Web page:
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By Jeremy Schiffres, Daily and Sunday Freeman, Kingston, N.Y.

Thursday, June 3, 2010

TWO blown calls

Bud Selig got it wrong. No two ways about.

It seemed unlikely that there ever could be a bigger mistake in Major League Baseball than umpire Jim Joyce's blown call at first base Wednesday night that denied a perfect game to Tigers pitcher Armando Galarraga. But Commissioner Selig's decision on Thursday to let the play stand as called was worse. FAR worse.

This wasn't, as initially described, a "disputed call." This was a blown call. Everyone, including the now-repentant Joyce, knows Cleveland's Jason Donald was thrown out at first after grounding to the right side of the infield with two down in the ninth inning on Wednesday. It wasn't even close. Every video replay shows the same thing: the ball in the mitt of Galarraga - who was covering first - and Galarraga's foot planted firmly on the bag before Donald reached. See picture accompanying previous post. This wasn't one of those too-close-to-call plays. It wasn't a case of the runner getting the benefit of the doubt when the call could have gone either way. This was, plain and simple, an umpire failing to see, and hear, the completion of the out with Donald still a full step away from touching first.

What, then, was the point of Selig not reversing the call and giving Galarraga the perfect game? Who was he impressing, or protecting, by refusing to publicly acknowledge what everyone saw to be true? Was he honestly afraid the game's good name would be tarnished if he took the nearly unprecedented step of overruling an umpire? It seems to me that such a move would have helped the game's integrity, not hurt it.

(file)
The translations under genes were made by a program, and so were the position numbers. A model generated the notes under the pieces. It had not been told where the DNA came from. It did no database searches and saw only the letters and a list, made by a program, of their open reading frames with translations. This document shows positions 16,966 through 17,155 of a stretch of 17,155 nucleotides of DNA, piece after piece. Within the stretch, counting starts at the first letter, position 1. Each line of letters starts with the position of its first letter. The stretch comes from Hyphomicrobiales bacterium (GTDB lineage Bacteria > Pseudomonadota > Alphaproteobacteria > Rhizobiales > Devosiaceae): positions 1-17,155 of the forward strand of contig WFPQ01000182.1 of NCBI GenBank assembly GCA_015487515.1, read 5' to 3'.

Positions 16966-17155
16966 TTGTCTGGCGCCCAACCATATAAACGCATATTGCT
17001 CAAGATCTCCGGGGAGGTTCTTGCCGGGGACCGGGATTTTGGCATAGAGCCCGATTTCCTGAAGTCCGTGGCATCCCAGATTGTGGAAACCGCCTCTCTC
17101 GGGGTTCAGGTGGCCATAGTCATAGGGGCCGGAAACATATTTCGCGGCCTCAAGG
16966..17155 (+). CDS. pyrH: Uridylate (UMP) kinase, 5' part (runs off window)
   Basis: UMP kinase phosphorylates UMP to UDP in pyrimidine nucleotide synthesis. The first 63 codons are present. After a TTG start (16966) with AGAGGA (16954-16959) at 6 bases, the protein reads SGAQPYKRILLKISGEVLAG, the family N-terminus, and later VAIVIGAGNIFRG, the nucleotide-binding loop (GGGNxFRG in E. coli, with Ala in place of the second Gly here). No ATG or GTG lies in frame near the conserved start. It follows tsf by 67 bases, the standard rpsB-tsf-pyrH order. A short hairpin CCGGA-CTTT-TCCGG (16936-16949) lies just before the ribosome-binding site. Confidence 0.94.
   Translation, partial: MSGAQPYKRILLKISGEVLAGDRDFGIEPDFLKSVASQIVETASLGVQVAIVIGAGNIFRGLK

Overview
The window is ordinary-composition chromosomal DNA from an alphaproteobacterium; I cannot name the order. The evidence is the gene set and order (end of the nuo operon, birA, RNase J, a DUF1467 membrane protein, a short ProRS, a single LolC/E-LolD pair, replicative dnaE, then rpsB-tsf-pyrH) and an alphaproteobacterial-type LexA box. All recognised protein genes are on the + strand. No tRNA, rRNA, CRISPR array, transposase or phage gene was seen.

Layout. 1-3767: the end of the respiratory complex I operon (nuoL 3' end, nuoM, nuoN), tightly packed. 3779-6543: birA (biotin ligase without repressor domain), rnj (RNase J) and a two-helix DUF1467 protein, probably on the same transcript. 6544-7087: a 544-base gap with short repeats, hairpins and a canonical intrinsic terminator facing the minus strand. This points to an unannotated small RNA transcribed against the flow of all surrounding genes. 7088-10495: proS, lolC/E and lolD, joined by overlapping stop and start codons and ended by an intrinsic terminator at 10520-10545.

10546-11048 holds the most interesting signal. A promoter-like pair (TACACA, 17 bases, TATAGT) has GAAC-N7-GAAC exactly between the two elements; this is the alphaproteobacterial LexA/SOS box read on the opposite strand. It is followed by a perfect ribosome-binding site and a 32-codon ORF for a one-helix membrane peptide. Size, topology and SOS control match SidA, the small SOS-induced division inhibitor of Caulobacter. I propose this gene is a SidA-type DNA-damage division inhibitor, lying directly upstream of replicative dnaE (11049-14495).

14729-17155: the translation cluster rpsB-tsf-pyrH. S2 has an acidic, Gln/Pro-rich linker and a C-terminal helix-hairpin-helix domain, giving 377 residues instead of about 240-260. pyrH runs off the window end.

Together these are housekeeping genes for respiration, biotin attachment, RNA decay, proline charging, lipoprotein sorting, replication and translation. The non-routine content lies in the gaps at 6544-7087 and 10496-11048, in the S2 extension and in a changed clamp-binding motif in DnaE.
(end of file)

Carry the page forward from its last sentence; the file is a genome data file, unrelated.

But then, Selig is the man who thinks baseball somehow benefits from his refusal to expel known steroid users and his refusal to void the records of such juicers as Barry Bonds, Mark McGwire, Alex Rodriguez, Manny Ramirez and David Ortiz. So I guess I shouldn't be surprised by his brainless decision in the Galarraga matter.

I guess it's easier, at least in Selig's mind, to forgive cheaters than it is to acknowledge one of the game's most outstanding accomplishments.

And that's a shame.



Anonymous Anonymous said...

As a man sows, so he shall reap...................................................

June 4, 2010 at 4:41 AM 
Anonymous Anonymous said...

加油!!! 很棒的分享~ ........................................

June 4, 2010 at 4:41 AM 
Blogger Paul said...

Agreed, Selig should have stepped up here. Would not be the first time the Commish has over ruled a umpire, think pine tar incident Yankees vs Kansas City. Of course that followed a protest by KC. Detroit by the rules of baseball could not protest the bad call. But what is obvious is obvious. Have to say though both the pitcher and umpire involved have showed a lot of poise and dignity in the aftermath. BTW whats with the oriental responses to your blog?

June 4, 2010 at 3:29 PM 
Blogger Jeremy Schiffres, City Editor said...

No idea re Asian blog comments. I get them from time to time. Perhaps someone understands them. If not, no harm done.

June 4, 2010 at 3:34 PM 
Blogger 于呈均名 said...

you have a very successful business............................................................

June 7, 2010 at 3:03 PM 

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